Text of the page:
Barb Newman…Why is inclusion important in Christian Schools?

BarbNewman1April2011

Editor’s note: Barb Newman needs no introduction to the disability ministry community. I had the privilege of interviewing her on the topic of inclusion in Christian schools for Inclusion Fusion 2014. Here’s Barb…

Why is it important for Christian schools to include students at all levels of ability and disability? During Inclusion Fusion, I will be discussing the Biblical foundation for inclusion based on 1 Corinthians 12 and what it means for us as the Body of Christ.

Inclusion in schools can be difficult. As the Director of Special Education at Zeeland Christian, and as a School and Church Consultant at CLC Network, I have seen multiple barriers that schools face when trying to include those with disabilities into their communities. One of these barriers can be solely focusing on preparing students for college, or towards a certain career path. But, it can also be as simple as not knowing how. During our time together, we will further explore these barriers and the resources available to you as you work to better include those with disabilities into your schools.

Pink Puzzle PiecesAnother topic I will discuss is how inclusion allows an individual to use his or her gifts. One of the philosophies we have at CLC Network is to keep the “Puzzle Piece Perspective” when we think about those with and without disabilities. We believe that God has knit us together with green and pink strands, which is represented with a green and pink puzzle piece. These areas on our puzzle piece represent the things that we are good at and enjoy (green), and our hot spots—the things that we struggle with (pink). Each one of us, disability or not, are green and pink people, and because of this, each and every one of us have gifts to offer to our communities. Just as puzzle pieces are meant to fit together, each of us are made to come alongside one another and support each other as the Body of Christ.

What, then, does inclusion look like? At CLC Network, we believe it means ownership and friendship. The general education classroom “owns” the student with the disability and each student is assigned a place of belonging within the general education setting. Along with this, we believe that it’s important to build mutual, authentic relationships between peers of those with disabilities and of those without disabilities. I’ll talk more about this during our time together, but you may find it beneficial to look through some resource we provide schools with, and I invite you to explore our website for more information.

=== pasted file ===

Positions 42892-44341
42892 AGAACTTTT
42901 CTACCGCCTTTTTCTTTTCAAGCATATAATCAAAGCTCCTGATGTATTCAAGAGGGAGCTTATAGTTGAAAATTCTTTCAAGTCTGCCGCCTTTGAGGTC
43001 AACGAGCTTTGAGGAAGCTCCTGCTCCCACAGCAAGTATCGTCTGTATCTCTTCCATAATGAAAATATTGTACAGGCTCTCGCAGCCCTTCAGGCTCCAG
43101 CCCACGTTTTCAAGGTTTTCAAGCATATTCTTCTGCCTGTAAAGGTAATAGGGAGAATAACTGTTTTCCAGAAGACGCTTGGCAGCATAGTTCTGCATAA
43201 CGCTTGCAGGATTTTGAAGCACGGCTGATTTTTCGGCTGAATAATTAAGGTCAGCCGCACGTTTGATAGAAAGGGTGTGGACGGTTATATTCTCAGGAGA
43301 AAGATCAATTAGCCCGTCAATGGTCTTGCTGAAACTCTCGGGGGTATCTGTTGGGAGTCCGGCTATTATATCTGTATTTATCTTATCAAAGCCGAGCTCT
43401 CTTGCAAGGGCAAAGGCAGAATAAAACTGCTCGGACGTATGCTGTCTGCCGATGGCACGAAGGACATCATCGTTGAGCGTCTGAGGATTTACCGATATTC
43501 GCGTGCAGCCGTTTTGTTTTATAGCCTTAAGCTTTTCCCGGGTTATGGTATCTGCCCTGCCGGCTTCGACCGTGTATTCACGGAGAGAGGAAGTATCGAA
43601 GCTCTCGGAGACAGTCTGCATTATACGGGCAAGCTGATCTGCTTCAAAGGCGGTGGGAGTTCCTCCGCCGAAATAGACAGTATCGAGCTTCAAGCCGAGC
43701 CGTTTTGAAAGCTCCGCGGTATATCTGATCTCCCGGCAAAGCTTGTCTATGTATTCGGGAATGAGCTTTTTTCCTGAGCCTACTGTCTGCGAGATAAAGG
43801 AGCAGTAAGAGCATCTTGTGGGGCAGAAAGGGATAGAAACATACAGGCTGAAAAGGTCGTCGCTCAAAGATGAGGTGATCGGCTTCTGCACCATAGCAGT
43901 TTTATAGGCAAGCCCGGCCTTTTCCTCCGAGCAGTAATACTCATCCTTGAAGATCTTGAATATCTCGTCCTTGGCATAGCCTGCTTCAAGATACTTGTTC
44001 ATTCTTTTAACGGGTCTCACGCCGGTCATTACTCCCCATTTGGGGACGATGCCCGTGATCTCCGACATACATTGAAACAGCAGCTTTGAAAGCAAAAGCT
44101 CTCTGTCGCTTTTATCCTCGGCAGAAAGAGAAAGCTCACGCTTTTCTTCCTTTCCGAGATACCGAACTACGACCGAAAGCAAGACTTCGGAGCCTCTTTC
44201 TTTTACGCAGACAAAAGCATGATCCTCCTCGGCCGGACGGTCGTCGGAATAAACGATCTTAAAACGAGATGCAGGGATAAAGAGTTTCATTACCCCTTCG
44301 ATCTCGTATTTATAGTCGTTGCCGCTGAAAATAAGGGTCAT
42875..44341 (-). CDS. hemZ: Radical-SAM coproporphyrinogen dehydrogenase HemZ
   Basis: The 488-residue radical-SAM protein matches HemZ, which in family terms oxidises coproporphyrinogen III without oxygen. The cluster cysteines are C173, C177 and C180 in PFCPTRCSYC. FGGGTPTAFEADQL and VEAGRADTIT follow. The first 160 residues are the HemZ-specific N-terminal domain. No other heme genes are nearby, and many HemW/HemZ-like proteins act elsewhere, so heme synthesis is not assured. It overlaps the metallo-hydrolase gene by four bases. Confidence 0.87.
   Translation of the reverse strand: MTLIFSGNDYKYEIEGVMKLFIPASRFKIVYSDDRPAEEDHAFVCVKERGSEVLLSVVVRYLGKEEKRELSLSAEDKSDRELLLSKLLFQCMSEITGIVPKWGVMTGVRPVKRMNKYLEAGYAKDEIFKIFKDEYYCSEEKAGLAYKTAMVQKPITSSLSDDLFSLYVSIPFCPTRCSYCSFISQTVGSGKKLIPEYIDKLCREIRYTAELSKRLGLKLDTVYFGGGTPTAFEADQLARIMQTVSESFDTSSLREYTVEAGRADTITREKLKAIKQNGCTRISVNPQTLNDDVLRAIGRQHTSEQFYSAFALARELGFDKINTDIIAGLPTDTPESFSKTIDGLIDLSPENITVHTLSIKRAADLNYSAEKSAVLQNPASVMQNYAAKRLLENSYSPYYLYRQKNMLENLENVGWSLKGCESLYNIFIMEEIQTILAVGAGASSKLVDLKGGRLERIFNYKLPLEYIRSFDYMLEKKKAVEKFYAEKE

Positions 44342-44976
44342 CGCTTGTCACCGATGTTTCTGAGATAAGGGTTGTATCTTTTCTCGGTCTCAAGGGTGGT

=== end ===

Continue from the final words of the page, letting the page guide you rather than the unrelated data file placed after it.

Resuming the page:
It is my prayer that as you participate in these discussions, you will find support and guidance as you strive to include each unique individual into your community. I look forward to meeting with you on Inclusion Fusion!

logoBarbara J Newman is a church and school consultant for CLC Network. She is the author of “Helping Kids Include Kids with Disabilities”, “The Easter Book”, “Autism and Your Church”, “Any Questions? – a Guidebook for Inclusive Education”, “Nuts and Bolts of Inclusive Education”, “Circle of Friends Training Manual”, and “Body Building: Devotions to Celebrate Inclusive Community”. She has written curriculum for Friendship Ministries, was a major contributing author of “Special Needs SMART Pages” for Joni and Friends, co-authored the “G.L.U.E.  Training Manual”, and is a frequent national speaker at educational conferences and churches. In addition to writing and speaking, Barb enjoys working in her classroom at Zeeland Christian School.

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Emily and StephenJoin keynote speaker Joni Eareckson Tada, Chuck Swindoll, Emily Colson, Barb Newman and 20+ leaders representing the scope of the disability ministry movement this coming November 12-13 for Inclusion Fusion 2014, Key Ministry’s FREE, worldwide disability ministry web summit. Engage in interactive chat with many of our speakers and watch each presentation at the time of day that works best for you in the environment in which you’re most comfortable. Click here to view our entire speaker lineup and register for Inclusion Fusion 2014.

About Dr. G

Dr. Stephen Grcevich serves as President and Founder of Key Ministry, a non-profit organization providing free training, consultation, resources and support to help churches serve families of children with disabilities. Dr. Grcevich is a graduate of Northeastern Ohio Medical University (NEOMED), trained in General Psychiatry at the Cleveland Clinic Foundation and in Child and Adolescent Psychiatry at University Hospitals of Cleveland/Case Western Reserve University. He is a faculty member in Child and Adolescent Psychiatry at two medical schools, leads a group practice in suburban Cleveland (Family Center by the Falls), and continues to be involved in research evaluating the safety and effectiveness of medications prescribed to children for ADHD, anxiety and depression. He is a past recipient of the Exemplary Psychiatrist Award from the National Alliance on Mental Illness (NAMI). Dr. Grcevich was recently recognized by Sharecare as one of the top ten online influencers in children’s mental health. His blog for Key Ministry, www.church4everychild.org was ranked fourth among the top 100 children's ministry blogs in 2015 by Ministry to Children.
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One Response to Barb Newman…Why is inclusion important in Christian Schools?

  1. Pingback: the puzzle piece perspective – when your child seems to be all pink | Teaching Nook

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